From a ritual perspective, I am never quite sure what to do about the equinox. Years ago, a member of our coven suggested that the quarter days (equinoxes, solstices) were “outer” while the cross-quarter days were “inner.”
In other words, you do magic at Samhain and party at Yule. (Of course, Samhain, which falls this year the evening of November 6 in North America, has its “outer” companion, Hallowe’en.)
So, “outer.” It could be a harvest celebration. We are cleaning out the garden ahead of the first frost. Wednesday is the last pickup at our community-supported agriculture farm. We had a brief but intense mushroom harvest in August—now the greenhouse is full of drying tomatoes.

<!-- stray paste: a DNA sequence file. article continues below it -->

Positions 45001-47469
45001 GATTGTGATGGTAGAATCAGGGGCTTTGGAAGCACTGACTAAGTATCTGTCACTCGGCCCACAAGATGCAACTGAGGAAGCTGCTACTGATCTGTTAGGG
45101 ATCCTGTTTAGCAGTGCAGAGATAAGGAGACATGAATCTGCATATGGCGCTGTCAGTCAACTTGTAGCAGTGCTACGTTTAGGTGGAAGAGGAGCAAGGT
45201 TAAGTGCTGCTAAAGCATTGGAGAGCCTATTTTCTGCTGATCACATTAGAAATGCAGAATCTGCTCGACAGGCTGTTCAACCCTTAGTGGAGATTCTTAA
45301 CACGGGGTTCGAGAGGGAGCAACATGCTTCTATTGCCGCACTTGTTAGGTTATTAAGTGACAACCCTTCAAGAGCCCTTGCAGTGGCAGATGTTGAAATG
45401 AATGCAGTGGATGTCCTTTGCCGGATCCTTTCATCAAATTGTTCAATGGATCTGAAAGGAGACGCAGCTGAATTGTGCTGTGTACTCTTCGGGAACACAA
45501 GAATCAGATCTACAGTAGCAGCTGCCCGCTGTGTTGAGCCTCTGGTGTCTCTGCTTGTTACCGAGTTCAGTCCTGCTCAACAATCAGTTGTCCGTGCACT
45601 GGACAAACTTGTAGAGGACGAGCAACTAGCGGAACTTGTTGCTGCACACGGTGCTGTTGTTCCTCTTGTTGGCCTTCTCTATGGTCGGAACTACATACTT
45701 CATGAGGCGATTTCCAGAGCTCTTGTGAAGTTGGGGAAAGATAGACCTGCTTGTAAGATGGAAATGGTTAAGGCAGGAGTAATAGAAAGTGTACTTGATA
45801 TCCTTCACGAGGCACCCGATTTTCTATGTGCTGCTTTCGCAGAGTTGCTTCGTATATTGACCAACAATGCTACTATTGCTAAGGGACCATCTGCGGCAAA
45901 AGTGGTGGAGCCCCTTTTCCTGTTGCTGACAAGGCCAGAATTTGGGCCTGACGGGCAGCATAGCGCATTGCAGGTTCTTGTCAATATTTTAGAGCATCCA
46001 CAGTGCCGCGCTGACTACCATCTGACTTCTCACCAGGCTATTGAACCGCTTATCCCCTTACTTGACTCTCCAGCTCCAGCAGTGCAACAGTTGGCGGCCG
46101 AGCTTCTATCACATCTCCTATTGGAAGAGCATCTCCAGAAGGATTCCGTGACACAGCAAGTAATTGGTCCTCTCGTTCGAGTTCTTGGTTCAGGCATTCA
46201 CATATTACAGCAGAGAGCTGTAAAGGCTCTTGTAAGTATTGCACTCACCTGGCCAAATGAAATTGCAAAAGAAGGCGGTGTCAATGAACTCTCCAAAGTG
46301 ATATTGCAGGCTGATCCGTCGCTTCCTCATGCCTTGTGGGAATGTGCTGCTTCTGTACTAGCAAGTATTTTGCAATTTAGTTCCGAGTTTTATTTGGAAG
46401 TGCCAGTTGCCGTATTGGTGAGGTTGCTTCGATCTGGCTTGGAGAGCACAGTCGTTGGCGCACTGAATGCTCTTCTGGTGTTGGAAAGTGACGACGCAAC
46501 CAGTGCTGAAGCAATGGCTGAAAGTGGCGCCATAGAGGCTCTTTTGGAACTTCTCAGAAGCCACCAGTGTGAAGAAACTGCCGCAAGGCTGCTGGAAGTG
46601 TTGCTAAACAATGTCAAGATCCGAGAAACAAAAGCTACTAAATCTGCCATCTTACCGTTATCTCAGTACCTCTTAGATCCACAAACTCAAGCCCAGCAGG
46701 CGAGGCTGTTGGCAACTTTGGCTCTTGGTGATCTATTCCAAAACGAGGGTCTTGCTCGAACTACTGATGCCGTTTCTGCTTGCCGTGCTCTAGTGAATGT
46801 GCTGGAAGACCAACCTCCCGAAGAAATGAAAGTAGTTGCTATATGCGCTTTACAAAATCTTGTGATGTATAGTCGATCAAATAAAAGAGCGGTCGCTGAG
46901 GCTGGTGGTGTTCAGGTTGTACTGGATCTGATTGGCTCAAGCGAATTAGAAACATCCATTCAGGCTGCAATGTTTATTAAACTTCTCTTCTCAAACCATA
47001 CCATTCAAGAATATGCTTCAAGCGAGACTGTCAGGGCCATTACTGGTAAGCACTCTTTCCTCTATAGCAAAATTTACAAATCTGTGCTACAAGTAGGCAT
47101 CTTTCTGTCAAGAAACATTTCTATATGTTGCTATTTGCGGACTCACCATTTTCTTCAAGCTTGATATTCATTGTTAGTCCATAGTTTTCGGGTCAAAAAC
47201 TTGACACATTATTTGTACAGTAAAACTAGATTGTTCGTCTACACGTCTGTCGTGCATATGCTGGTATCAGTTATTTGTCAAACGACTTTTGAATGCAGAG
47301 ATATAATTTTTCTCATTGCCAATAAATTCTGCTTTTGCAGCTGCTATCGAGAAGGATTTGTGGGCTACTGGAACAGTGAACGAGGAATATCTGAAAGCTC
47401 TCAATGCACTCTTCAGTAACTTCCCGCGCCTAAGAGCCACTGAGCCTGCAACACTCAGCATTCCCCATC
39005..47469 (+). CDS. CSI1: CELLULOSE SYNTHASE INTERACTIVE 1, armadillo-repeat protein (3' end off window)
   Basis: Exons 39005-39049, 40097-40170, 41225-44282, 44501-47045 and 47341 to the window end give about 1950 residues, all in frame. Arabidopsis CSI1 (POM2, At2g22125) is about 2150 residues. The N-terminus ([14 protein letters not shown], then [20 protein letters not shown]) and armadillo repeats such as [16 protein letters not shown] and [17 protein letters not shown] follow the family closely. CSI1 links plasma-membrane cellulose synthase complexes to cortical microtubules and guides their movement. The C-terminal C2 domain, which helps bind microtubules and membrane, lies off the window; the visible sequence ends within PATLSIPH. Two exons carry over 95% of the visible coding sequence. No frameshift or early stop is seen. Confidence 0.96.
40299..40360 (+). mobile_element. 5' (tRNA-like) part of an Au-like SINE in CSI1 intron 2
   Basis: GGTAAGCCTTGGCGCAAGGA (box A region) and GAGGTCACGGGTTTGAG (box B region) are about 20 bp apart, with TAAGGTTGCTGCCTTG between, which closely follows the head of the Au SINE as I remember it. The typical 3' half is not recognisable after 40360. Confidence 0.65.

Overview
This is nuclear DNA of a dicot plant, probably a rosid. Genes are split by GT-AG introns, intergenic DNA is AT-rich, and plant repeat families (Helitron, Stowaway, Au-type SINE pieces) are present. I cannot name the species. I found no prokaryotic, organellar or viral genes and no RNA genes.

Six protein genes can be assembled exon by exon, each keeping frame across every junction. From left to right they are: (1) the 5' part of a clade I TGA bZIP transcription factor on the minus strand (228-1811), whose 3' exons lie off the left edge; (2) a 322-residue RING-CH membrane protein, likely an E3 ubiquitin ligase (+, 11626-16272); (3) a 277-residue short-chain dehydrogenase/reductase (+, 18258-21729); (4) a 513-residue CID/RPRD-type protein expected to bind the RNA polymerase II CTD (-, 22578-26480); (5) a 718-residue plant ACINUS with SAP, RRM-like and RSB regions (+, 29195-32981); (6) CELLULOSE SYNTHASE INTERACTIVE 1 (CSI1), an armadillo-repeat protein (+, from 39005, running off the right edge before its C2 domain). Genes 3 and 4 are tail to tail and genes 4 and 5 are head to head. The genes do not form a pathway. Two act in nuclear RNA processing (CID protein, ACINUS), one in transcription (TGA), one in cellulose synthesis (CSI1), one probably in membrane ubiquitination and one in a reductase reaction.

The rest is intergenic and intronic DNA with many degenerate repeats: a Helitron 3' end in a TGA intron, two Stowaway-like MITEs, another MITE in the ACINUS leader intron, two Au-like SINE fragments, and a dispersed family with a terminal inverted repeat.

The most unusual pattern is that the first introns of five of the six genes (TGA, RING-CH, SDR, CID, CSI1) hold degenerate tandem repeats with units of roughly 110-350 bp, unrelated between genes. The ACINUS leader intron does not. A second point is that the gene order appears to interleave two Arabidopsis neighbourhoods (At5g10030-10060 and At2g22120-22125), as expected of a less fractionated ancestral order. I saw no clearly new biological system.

A friend posted on Facebook that the equinox made him ready to go elk hunting. I get it. But it is on Samhain that I have more than once stood shivering and watching at the edge of an aspen grove as the sun sinks away.
Home thirty-six hours after the equinox, I took the dogs for their morning walk. A Townsend’s solitaire was calling in the woods, its winter call, just one note whistled slowly again and again.
When I heard that winter call, I felt as though the gears of the cosmos had just gone “clunk.” Something had changed. And maybe that is the equinox’s outer manifestation.